When a family member dies, they often leave their wealth to family members. Well, not in this case!
An elderly man left his inheritance of over $700,000 to a man who wasn’t in his family, and not one single penny went to his family!
Daniel Sharp, reportedly cleaned up the pensioner Ronald Butcher’s gutters, refusing any payment, and the pair struck up a friendship. Butcher died at the age of 75 in March 2013 and left about $770,000, to Sharp — cutting out his entire family.
Sharp says he struck up a six-year friendship with Butcher after the job at his bungalow. But Butcher’s family and friends say Sharp is lying and the will does not reflect his “true last wish”.
Butcher, described as a “private and quiet man”, died at his home in Enfield in March 2013 at the age of 75. His body lay undiscovered for almost two months, the court heard.
Sharp said he was shocked to discover Butcher had left him the whole of his $770,000 fortune in a will drawn up two months before he died. The builder insists the document — which cuts Butcher’s family out of any inheritance — is valid and was made of his own free will.
Sharp’s lawyer said of their friendship:
“Mr Butcher was a lonely man who found a friend in Mr Sharp. Mr Butcher knew what he was doing when he made the 2013 will and what its effect would be. They had a shared interest in DIY and he liked to hear about Mr Sharp’s son. That is an explanation why he wanted to make the 2013 will.”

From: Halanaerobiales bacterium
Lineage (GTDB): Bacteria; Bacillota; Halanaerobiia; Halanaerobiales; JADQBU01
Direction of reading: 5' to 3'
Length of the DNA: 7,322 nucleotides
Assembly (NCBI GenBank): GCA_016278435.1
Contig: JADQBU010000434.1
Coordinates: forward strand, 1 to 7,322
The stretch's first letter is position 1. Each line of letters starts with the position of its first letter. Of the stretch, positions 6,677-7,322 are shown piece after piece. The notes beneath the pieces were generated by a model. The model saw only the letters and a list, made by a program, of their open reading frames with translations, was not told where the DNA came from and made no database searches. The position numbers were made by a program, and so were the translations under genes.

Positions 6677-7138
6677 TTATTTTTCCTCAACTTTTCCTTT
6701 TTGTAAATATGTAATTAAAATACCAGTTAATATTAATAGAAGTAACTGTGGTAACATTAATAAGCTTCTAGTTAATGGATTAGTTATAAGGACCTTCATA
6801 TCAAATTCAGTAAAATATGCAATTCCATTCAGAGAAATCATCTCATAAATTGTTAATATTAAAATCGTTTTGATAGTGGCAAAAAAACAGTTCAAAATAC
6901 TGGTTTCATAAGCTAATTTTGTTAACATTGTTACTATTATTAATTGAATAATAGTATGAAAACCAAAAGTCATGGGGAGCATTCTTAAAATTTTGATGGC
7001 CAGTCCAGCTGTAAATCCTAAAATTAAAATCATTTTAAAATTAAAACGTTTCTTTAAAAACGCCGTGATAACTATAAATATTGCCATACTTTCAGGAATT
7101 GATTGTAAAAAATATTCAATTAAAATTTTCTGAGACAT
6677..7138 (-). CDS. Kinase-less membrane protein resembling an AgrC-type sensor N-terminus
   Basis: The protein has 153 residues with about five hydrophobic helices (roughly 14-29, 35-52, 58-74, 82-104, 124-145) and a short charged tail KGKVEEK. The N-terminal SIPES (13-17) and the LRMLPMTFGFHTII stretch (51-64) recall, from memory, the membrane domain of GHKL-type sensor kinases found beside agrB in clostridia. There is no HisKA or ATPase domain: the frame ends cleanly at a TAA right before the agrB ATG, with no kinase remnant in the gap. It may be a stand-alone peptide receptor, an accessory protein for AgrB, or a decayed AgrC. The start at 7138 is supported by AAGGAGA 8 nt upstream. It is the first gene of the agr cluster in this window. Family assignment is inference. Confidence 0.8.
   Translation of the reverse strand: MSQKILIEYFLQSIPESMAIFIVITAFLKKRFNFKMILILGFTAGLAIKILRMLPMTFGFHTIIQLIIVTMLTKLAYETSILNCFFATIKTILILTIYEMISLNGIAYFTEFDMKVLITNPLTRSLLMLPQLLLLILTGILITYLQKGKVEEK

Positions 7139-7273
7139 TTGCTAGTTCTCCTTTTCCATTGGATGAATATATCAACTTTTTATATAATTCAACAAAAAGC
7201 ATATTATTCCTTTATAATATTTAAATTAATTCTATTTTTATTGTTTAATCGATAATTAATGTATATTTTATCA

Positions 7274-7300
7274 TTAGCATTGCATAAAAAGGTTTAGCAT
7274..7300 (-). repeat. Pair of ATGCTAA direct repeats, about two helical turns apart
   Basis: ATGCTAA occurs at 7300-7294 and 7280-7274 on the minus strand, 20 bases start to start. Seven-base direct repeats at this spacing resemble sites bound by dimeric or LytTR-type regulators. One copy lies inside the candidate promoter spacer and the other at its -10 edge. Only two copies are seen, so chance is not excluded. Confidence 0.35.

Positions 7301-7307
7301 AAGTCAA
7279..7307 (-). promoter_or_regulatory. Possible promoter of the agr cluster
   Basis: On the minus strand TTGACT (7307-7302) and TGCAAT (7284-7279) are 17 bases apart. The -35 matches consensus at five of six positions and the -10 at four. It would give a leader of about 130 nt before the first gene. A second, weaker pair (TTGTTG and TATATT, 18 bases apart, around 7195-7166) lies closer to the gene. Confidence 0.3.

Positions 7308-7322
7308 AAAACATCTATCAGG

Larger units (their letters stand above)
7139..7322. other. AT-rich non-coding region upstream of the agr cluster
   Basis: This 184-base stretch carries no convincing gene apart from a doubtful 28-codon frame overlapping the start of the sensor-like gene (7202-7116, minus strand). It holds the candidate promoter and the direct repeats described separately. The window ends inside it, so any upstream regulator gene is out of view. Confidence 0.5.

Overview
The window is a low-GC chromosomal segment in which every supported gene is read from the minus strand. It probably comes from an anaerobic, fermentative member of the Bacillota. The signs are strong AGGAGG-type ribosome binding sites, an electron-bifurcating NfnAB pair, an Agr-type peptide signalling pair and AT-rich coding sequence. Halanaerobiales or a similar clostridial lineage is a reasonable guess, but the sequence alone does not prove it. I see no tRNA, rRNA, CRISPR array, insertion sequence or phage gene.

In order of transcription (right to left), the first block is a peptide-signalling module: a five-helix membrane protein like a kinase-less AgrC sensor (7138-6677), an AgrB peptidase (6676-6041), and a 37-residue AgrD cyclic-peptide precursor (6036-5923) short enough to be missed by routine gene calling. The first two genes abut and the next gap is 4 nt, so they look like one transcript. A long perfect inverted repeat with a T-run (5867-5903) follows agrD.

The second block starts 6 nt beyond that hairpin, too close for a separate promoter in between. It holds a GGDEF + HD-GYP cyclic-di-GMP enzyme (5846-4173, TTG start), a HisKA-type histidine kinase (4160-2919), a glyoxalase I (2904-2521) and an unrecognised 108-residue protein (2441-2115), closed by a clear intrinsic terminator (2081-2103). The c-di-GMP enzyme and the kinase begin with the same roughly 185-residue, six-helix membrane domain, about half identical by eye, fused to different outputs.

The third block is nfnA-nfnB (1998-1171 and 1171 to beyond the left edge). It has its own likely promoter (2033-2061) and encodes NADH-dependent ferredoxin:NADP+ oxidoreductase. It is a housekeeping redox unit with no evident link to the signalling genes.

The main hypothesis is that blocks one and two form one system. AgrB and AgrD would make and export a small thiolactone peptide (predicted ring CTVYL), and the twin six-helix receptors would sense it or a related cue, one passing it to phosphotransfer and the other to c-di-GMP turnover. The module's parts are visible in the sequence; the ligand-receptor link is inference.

Hutchins’ lawyer, Araba Taylor, didn’t contest that Butcher was of sound mind when he made the will, but she told the judge that the “odd” nature of the change ought to “excite suspicion.”
Butcher’s body wasn’t found until two months after he died in his Enfield, England, home, and Hutchins admitted she and her brother saw him more often before her mother died. However, she denied the claim by Sharp’s lawyer that she had “slowly lost contact” with Butcher.
“One or other of us would go and see him every break we had,” she said on the witness stand. “I had tried to pop in around March and had phoned.”
The trial is ongoing, but Sharp said he was grateful to Butcher.
“When I first cleaned out his gutter he offered me a tenner or 20 quid for it, but I said no, I wouldn’t take it,” he told the judge. “It was a nothing job that took seconds. I was shocked to be given something like that. It’s life-changing. Nobody gives you nothing in life.”